In his cautionary tale, 1984, author George Orwell spoke of a paradigm where the unregulated use of powerful technology, referred to as “telescreens”, manifested a society beholden to the ethics of the controller. This paradigm is perhaps more real than ever, according to an article by Reuters.
By exploring the views of Cambridge Analytica whistle-blower Christopher Wylie, the article advises that the deep, multifaceted involvement of big tech companies in consumers’ lives, the ultimate dependence that arises from such involvement and the overwhelming vulnerability of such consumers renders tech companies “too big to fail”. Wylie argues that the vast imbalance of power and information in favour of these companies over users is resulting in a constant scrambling by regulators to control the rapid adoption of such technology forms.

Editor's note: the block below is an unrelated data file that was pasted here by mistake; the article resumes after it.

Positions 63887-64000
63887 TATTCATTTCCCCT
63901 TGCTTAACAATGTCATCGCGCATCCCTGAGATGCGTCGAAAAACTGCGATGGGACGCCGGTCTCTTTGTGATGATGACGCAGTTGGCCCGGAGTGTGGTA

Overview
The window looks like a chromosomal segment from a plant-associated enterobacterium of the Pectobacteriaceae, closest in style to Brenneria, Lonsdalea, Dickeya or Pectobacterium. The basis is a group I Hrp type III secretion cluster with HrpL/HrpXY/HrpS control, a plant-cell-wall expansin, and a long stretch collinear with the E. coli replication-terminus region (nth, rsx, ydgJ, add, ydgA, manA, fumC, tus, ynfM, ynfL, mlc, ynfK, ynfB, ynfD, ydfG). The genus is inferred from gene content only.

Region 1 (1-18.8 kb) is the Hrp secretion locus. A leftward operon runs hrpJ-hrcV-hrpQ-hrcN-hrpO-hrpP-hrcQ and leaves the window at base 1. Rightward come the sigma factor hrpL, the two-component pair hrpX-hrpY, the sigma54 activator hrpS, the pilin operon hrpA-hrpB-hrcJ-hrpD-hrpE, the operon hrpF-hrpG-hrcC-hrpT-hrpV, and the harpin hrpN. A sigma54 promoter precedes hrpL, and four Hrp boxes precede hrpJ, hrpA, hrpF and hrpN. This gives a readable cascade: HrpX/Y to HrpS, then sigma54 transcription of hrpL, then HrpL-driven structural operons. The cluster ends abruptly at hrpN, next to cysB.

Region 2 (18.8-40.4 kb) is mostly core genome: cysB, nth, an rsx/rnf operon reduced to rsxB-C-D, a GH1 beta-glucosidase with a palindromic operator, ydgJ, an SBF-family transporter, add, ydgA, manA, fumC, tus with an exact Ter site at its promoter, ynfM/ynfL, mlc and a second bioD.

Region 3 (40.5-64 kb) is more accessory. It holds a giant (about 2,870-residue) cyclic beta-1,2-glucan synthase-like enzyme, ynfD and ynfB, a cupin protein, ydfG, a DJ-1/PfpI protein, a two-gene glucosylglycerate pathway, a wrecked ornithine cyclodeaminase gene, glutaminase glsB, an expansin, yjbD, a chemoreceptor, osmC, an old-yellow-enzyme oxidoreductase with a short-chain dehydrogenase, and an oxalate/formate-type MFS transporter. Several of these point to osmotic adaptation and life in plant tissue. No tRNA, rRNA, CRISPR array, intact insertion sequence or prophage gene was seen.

The article explores that tech experts point to the positives of technology forms, which on our analysis include the use of “Robo-Advisers” in the financial sector which have re-created the way financial institutions do business and the recent Cyber Attacks initiated by US Forces we have previously blogged in respect of. However, on the other hand, the article stresses the persistent threats posed by various forms of technology on individual privacy. Such forms, when controlled by state actors, financially-motivated parties, or simply malicious individuals, display that whilst consumers need to exercise caution with respect to their technology use and therefore implement sufficient protections, government representatives need to keep on their toes to ensure that such threats are addressed on a regulatory level. We will watch this space and let you know any further updates.